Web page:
- Directed By: Steven Spielberg
- Written By: Melissa Mathison
- Release Date: July 1, 2016
- Domestic Distributor: Disney
- Cast: Mark Rylance, Rebecca Hall, Bill Hader
Box Office Info:
|Budget: $140 million||Financed by: Disney; Walden Media; Reliance Entertainment|
|Domestic Gross: $55,483,770||Overseas Gross: $127,861,819|
Disney has been successful releasing 5 types of properties: Star Wars, Marvel, Pixar, in-house animation and library titles with built in brand awareness like The Jungle Book. When the mouse house strays from what is familiar, the results can be staggering, near record breaking losses — like The BFG, Tomorrowland and The Finest Hours.
The budget for The BFG was $140 million and it was co-financed by Disney, Walden Media and the India based Reliance Entertainment, which was the main equity source for DreamWorks’s slate of pictures. Disney handled domestic distribution and select overseas territories, Mister Smith Entertainment secured distribution in most of Europe, Africa and the Middle East and Reliance distributed in India. The BFG was to be the final release between Disney and DreamWorks’ distribution pact that began in 2009, but Disney delayed The Light Between Oceans from 2015 to September 2016, which became the final release. The BFG would also mark the first movie produced by Walden and Disney, since Walden CEO Phil Anschutz and the mouse house had a bitter breakup after The Chronicles of Narnia: Prince Caspian in 2008.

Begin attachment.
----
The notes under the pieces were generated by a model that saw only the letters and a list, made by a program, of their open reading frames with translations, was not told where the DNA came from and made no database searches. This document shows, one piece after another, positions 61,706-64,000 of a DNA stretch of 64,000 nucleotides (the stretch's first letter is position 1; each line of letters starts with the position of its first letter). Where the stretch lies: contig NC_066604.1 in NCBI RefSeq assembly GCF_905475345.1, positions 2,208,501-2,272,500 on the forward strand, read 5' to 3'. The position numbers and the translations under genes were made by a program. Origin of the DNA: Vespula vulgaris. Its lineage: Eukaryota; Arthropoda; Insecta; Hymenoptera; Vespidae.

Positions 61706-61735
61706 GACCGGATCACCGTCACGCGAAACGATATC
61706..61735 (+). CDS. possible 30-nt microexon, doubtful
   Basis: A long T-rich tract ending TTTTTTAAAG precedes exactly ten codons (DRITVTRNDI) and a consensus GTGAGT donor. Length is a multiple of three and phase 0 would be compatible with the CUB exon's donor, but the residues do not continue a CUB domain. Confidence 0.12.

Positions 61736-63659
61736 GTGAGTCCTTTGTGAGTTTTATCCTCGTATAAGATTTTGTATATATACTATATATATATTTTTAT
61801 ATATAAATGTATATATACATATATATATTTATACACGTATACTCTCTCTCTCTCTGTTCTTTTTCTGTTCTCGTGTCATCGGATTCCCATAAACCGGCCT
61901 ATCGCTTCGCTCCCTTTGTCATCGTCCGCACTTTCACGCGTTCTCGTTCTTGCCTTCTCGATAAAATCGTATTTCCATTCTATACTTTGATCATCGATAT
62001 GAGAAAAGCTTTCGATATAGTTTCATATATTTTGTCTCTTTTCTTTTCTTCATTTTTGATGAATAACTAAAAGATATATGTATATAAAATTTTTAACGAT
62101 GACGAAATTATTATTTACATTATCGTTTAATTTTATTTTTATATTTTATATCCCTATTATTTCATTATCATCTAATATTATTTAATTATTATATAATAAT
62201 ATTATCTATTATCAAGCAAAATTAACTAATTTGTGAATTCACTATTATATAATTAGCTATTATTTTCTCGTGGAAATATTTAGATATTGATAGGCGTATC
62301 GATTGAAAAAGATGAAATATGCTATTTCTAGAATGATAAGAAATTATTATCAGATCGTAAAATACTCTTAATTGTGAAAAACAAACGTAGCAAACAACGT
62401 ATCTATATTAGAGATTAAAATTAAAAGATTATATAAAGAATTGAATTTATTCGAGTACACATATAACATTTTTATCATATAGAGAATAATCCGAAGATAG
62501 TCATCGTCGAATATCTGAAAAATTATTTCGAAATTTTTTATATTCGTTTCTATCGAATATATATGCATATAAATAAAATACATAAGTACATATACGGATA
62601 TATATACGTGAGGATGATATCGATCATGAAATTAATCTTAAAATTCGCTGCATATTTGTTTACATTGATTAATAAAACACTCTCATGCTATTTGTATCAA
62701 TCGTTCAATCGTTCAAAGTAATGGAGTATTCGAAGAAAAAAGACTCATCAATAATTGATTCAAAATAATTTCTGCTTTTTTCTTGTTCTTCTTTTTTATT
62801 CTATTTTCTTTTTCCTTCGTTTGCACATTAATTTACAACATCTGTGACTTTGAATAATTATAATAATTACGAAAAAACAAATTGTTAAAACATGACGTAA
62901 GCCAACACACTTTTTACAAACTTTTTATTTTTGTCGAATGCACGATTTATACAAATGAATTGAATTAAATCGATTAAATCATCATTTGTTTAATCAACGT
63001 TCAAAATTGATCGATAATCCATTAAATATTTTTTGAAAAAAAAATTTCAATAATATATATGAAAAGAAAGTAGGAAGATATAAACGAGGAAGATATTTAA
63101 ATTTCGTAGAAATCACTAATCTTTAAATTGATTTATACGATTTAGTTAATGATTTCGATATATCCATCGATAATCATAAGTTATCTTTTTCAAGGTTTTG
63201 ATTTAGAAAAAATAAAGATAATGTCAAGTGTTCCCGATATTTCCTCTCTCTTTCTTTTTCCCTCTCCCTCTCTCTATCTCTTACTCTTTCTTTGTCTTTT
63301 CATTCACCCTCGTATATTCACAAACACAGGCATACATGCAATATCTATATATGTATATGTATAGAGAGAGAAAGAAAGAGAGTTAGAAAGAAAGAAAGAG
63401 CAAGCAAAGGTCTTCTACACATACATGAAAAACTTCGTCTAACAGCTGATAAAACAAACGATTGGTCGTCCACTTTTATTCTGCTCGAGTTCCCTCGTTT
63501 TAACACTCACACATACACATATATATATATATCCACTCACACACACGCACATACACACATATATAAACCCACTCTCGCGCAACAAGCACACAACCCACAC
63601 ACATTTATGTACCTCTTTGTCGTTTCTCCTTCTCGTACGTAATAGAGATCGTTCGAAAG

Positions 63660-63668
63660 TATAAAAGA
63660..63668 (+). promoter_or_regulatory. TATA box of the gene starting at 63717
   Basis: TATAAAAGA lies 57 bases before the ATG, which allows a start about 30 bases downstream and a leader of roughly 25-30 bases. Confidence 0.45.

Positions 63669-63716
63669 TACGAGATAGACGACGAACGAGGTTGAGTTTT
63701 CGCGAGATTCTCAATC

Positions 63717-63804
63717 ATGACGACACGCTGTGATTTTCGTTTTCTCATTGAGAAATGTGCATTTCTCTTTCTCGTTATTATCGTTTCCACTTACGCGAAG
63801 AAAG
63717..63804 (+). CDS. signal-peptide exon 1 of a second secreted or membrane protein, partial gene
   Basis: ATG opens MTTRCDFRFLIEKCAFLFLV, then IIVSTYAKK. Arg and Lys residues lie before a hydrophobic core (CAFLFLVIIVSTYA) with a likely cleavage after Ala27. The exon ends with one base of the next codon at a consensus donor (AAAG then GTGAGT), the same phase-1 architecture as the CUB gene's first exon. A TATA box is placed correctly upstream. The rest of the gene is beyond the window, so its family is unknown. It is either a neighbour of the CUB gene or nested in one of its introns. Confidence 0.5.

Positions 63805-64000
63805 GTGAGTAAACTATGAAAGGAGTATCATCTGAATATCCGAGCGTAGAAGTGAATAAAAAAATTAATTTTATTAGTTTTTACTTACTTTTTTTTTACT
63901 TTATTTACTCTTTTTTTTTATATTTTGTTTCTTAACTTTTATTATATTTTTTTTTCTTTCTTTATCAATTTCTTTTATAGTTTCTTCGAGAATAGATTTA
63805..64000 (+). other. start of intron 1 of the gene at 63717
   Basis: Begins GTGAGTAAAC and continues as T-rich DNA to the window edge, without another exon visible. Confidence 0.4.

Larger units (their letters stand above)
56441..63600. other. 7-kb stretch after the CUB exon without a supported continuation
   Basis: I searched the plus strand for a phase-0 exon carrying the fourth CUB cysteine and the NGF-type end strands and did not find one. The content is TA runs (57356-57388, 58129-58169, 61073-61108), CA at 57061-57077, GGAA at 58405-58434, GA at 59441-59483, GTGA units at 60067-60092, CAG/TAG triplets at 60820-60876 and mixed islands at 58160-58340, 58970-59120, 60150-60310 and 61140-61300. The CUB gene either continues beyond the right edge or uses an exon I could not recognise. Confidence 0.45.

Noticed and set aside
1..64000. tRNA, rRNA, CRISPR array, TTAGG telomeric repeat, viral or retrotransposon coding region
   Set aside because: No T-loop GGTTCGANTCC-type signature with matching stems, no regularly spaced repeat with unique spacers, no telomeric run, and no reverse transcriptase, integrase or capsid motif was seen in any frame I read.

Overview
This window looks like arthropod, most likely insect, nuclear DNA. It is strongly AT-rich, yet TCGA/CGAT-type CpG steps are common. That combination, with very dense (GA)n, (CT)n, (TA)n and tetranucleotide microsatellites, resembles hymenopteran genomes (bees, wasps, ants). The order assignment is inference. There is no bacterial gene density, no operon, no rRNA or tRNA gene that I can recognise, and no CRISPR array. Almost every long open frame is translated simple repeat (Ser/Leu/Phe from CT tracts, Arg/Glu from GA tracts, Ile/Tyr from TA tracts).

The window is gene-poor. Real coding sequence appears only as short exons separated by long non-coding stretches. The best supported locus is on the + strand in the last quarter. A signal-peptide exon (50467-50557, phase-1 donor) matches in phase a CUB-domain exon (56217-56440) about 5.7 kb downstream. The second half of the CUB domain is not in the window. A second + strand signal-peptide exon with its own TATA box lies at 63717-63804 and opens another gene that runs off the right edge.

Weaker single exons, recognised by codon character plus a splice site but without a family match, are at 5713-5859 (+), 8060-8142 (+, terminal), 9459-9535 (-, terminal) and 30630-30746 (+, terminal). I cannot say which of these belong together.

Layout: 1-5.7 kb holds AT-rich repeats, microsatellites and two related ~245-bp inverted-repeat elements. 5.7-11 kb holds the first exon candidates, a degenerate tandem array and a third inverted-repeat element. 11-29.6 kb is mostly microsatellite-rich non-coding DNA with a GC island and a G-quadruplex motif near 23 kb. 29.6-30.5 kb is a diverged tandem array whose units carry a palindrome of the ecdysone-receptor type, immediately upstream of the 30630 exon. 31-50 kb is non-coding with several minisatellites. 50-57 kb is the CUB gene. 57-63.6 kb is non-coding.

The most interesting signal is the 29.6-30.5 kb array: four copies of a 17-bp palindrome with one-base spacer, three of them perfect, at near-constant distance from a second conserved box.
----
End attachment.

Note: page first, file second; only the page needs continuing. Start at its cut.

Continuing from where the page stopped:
To drum up international hype on the film, The BFG premiered at the Cannes Film Festival to a decent audience and critic response. Disney positioned the opening on the prime summer slot of July 1st, but the seemingly winning combination of Steven Spielberg and Roald Dahl was tracking soft up to its release. The BFG would open against The Legend of Tarzan and the horror counter-programming The Purge: Election Year. The BFG would have direct competition with Tarzan for family auds, as well as Disney’s Finding Dory in its third frame.
The expensive pic was tracking for an opening near $30 million, but came in far below expectations with $18,775,350 — placing #4 for the holiday frame behind Finding Dory, Tarzan and The Purge. The following weekend The Secret Life of Pets entered the saturated family market and The BFG sank 58.4% to $7,809,384. It saw a 51.5% third frame decline to $3,789,434 and then lost most of its theater count the next weekend when Ice Age: Collision Course added even more clutter to the family market. The BFG closed its domestic run with a very disappointing $55,483,770. Disney would see returned about $30.4 million after theaters take their percentage of the gross, which would not cover the pricey P&A spend or dent the large budget.
For its offshore rollout, the UK posted the strongest numbers with a $40.2 million cume. The overseas total stalled at $127.8 million. After ancillary sales are factored in, The BFG ended as a loss of at least $70 million — leaving this as the biggest box office disaster of Spielberg’s career.